Fatigue will not be improved by cycling carbs, on the contrary cycling carbs could make fatigue worse. Your bodies main source of energy is it's glycogen reserves. With carb cycling you run your glycogen reserves down and then top them back up again. With linear, you are just keeping your glycogen reserves fully loaded.

Calorie cycling has been about since the early 80's (and is no doubt the precursor of carb cylcing, which appears to have come about because of the now dated works of Taubes, et al) works by breaking people - generally sedentary types - through plateaus on fat loss, simply by matching levels of energy expenditure to levels of energy consumption. And for that calorie cycling appears to be good.

Any scientific studies cited in support of carb cycling are studies done on nutrient timing and are generally (though not exclusively) done on endurance athletes, whose glycogen demands are considerably more than recreational lifters. Nutrient timing is not the same thing as carb cycling, because nutrient timing is merely the placement of macros in varying quantities around the training event, and does not require an abstinence of carbs at all other times. Indeed, were that the case, if you look at the nature of the work being done by the athletes in the tests, the athletes ability to train would quickly fail.

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Usually with carb cycling the hormone you are manipulating is insulin. That's the energy storage hormone. So dietary fat is related to test levels, huh? No wonder all the guys in the 80s were wusses. :)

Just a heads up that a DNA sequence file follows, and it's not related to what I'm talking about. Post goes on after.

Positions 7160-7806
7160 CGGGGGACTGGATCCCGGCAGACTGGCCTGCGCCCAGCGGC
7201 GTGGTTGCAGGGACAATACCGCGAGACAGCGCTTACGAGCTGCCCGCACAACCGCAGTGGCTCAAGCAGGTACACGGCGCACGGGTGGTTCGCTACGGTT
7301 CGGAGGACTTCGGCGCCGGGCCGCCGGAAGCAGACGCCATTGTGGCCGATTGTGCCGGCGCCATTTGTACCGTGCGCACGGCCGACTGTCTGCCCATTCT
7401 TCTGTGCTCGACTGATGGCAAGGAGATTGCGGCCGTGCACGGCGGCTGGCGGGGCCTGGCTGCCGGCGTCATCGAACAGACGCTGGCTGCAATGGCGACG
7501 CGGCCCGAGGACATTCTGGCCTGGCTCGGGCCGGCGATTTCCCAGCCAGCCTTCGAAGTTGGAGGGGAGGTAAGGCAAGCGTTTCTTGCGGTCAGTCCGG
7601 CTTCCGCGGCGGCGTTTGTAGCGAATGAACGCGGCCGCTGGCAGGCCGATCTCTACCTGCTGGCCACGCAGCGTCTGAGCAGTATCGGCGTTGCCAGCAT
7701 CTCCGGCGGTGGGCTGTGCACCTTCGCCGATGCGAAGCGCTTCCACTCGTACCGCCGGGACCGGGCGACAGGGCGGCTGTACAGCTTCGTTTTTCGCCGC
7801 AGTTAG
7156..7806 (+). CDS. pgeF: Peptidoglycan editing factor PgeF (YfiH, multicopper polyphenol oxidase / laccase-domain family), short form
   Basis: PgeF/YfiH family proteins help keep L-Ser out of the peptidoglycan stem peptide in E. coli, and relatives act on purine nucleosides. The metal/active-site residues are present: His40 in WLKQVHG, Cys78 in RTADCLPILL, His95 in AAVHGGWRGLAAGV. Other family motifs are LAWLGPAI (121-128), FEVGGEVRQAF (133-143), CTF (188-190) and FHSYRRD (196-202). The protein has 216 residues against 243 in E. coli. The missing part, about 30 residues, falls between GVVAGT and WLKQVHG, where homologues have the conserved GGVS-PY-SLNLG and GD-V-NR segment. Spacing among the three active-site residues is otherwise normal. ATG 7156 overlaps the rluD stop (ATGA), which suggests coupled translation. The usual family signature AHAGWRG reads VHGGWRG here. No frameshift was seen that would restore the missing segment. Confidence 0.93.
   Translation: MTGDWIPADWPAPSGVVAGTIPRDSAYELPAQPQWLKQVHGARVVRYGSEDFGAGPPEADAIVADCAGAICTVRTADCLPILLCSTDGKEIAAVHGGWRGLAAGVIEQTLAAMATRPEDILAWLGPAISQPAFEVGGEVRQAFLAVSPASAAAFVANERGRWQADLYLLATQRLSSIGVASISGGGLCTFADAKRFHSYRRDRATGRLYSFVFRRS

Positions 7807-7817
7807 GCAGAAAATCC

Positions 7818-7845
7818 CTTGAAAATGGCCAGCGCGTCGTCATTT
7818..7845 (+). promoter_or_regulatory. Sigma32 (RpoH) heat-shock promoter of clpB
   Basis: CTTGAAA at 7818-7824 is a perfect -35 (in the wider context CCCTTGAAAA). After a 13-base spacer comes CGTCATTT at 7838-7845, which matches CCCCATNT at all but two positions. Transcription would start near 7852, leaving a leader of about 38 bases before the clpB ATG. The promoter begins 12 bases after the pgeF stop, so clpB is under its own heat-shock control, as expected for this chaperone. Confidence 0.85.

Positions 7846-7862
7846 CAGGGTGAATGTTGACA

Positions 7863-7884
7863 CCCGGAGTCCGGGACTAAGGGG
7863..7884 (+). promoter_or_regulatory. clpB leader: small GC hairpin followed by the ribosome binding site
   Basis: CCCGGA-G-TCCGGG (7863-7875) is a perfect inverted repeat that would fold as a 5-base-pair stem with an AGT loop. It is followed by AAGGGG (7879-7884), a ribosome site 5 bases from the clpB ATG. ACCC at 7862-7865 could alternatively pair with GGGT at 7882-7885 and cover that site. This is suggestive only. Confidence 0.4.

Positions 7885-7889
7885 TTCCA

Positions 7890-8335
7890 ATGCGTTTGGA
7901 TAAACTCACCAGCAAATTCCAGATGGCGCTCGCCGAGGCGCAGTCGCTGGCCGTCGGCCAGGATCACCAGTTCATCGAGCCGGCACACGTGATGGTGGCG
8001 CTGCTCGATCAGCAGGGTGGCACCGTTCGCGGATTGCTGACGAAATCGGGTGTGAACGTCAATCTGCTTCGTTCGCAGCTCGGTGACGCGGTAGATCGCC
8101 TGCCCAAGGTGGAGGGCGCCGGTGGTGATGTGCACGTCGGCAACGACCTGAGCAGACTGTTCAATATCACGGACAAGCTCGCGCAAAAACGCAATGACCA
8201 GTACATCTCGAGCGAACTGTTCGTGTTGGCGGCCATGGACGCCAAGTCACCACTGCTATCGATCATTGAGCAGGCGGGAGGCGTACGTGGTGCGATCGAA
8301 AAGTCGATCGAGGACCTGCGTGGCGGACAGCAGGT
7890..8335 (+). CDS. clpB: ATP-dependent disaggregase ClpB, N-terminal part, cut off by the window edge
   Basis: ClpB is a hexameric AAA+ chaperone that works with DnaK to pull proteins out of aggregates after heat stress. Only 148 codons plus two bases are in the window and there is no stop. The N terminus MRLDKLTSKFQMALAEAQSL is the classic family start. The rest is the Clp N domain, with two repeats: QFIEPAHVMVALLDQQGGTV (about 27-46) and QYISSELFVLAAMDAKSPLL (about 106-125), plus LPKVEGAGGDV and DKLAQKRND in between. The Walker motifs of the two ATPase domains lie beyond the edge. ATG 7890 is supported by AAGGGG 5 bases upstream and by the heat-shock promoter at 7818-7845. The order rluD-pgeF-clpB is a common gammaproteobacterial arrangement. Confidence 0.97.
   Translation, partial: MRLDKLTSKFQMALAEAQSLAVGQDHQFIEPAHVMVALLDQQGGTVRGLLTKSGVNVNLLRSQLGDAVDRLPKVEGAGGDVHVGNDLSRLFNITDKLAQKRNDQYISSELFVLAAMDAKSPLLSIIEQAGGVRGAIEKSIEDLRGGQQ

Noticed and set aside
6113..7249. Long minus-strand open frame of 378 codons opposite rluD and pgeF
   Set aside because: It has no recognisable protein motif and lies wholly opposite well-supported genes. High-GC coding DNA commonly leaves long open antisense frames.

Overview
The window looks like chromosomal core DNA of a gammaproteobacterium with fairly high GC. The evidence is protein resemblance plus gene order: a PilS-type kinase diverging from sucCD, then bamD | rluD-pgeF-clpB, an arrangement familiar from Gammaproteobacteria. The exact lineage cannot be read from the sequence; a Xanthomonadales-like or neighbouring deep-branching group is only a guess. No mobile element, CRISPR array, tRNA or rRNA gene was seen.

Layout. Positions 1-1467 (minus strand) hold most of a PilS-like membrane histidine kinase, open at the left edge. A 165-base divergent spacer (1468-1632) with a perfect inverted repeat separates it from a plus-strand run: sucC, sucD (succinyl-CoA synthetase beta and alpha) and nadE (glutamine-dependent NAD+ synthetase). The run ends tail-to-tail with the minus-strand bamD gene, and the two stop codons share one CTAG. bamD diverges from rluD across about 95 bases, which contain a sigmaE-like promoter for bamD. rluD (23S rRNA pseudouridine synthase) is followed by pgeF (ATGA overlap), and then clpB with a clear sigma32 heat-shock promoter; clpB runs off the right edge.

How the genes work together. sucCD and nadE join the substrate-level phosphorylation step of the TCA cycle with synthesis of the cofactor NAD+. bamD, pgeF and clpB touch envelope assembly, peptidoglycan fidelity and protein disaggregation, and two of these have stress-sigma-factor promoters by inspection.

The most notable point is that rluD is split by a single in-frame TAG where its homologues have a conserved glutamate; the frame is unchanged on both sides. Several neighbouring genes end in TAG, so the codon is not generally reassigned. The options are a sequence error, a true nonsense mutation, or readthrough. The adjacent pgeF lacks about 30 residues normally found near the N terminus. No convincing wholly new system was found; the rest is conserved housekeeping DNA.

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Guest ExperimentB76z

And 70's dudes were strong as bears.

The whole insulin thing should hopefully die a death soon (at least for folks who are not insulin resistant). It comes from back in the day where people did not realise that protein causes an insulin spike that is greater, in many cases, than most carbs. And in a calorie deficit, at least for people who are not insulin resistant, there is nothing for insulin to store as fat.

For obese people who are insulin resistant, carb cycling appears to be a good idea from what I've seen, because it does seem effective for curing that. Though, so would simple carb restriction. I think there it comes down to preference.

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Lyle McDonald has specifically stated that T-levels drop during underfeeding and bounce back when overfeeding. Stored body fat should compensate for some reduction in dietary fat intake, though a minimum level sounds like it applies. The mechanism through which this is controlled apparently involves Sex Hormone Binding Globulin (SHBG), which is impacted by carbs (and calories in general). He provides a handy dandy chart of hormonal changes that occur during under and overfeeding, presumably assuming that there are no glaring macro or micro nutrient deficiencies:

http://www.bodyrecomposition.com/muscle-gain/calorie-partitioning-part-2.html

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Guest ExperimentB76z

That is interesting, Spector. I wish he would have referenced his sources. It's not something I've looked into, perhaps unsurprisingly, the effect of SHBG on levels of free testosterone. Though a quick look seems high levels of SHBG are found in people with anorexia nervousa. I'll see what, if anything, I can dig up that may be relevant.

What Lyle is talking about there, however, is a bit more than the traditional version or versions of carb cycling. He's talking about 5 days with low carbs and two days overfeeding.

If correct, it might be that D Aspartic acid would be a possible counter (and have some kind of use) to the negative effects, as that may raise test levels by 30% to 40%.

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Guest ExperimentB76z